Ayelet Waldman just writes her life, but some would have it she's a rabble-rouser. She was taken to task for her candid New York Times Modern Love piece about how her passion for her husband (writer Michael Chabon) could eclipse her maternal instinct, but it served well as the root for her latest memoir, Bad Mother. I had the pleasure of chatting her up during her recent jaunt to NYC:
Q: It's amazing that throughout your career, you've been taken to task for your honesty about your family life. Aren't you entitled to frankly discuss your experience? This kind of double standard must piss you off.
A: Writing is like a Rorschach blot. You bring to it whatever you have going on in your life. It's almost irrelevant what you say, because the takeaway is what's going on in the reader's heart. I just write the truth as I see it.
Q: In your book, you flip the sanctimommy tip around and point out how Good Mothers could be seen as the real Bad Mothers because they aren't being entirely honest with their kids or themselves. Could you elaborate for our readers?
A: Nobody wants to be a bad mother. You're good, you're bad, you're both, you're neither. There's no upside to making this the focus of your life. My mom certainly didn't make me the center of her universe. She had clear goals for me and there was this idea that I had to achieve because she didn't. But on the other side, my failures and successes didn't influence what she thought of herself. So often in our generation, our kid's successes or failures somehow invalidate or validate our sense of self.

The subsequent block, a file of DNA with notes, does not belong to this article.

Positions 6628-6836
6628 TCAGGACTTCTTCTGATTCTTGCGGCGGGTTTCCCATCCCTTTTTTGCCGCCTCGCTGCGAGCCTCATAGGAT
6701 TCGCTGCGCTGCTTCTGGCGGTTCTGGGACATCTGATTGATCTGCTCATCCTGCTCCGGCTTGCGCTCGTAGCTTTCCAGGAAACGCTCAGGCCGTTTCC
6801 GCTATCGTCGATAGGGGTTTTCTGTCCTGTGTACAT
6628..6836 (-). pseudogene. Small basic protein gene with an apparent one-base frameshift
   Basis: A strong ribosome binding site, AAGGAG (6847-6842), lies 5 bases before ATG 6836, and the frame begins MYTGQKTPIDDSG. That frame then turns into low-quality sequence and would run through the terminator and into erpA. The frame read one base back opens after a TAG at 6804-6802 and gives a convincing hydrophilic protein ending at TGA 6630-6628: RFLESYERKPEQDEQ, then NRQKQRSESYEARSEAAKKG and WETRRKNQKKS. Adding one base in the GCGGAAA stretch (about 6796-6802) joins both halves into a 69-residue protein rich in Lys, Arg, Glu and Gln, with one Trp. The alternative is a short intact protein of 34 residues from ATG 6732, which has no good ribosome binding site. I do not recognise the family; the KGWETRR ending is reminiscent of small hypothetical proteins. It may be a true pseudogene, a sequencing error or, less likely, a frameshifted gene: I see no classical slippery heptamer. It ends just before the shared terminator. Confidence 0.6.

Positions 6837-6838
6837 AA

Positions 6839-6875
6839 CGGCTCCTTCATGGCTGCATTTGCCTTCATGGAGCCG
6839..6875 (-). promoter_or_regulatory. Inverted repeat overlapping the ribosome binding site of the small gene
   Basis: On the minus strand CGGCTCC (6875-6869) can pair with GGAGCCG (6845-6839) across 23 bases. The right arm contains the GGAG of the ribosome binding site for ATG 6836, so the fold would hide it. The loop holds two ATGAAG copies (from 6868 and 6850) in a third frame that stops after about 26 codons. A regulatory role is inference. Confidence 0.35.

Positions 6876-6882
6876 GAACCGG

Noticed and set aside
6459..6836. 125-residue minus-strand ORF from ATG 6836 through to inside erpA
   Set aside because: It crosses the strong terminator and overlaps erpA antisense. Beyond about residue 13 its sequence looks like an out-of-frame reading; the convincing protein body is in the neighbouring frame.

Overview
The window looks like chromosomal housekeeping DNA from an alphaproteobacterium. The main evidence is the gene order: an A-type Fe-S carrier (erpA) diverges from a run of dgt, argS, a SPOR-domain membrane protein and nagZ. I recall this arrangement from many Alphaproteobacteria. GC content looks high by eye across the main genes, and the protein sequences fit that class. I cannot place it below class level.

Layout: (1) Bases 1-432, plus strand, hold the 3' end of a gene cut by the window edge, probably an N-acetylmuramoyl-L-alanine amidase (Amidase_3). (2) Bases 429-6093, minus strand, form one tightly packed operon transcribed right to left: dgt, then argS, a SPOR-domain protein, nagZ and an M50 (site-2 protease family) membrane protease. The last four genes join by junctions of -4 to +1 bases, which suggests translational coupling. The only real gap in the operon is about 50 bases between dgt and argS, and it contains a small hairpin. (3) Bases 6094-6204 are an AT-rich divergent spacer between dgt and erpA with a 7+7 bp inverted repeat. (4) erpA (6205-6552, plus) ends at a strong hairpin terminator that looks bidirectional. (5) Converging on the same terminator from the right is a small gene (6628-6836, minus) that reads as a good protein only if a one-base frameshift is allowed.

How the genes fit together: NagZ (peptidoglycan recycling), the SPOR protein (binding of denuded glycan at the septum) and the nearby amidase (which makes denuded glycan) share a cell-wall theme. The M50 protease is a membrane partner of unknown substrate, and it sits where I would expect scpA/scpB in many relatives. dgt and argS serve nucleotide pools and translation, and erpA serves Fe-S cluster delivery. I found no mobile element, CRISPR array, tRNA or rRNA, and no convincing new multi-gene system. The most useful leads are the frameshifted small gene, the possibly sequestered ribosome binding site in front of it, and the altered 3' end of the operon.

Q: Why do you think that is?
A: Many of us have expectations of a changed world, when it hasn't changed all that much from our father's time. I'm lucky because I have a husband who really pulls his weight in the house. And the fact that he makes more than I do really isn't a part of the equation, which I know it is for a lot of women. That guy in the pro-choice T-shirt standing next to me at the Take Back the Night march, why is he just like his dad? We are supposed to be equal, aren't we? Then we end up in this ridiculous circle jerk of blaming each other and vilifying one another, when we should be asking how we can make things any better.
|Vivian Manning-Schaffel has written for Babble, Parenting, The Advocate, The New York Post, Business Week and a variety of other publications and lives and works in the heart of breeder Brooklyn with her husband and two kids. She authors two pop culture blogs: The Mad Mom and A Hag Supreme, and is on the web at vivianmanningschaffel.com.|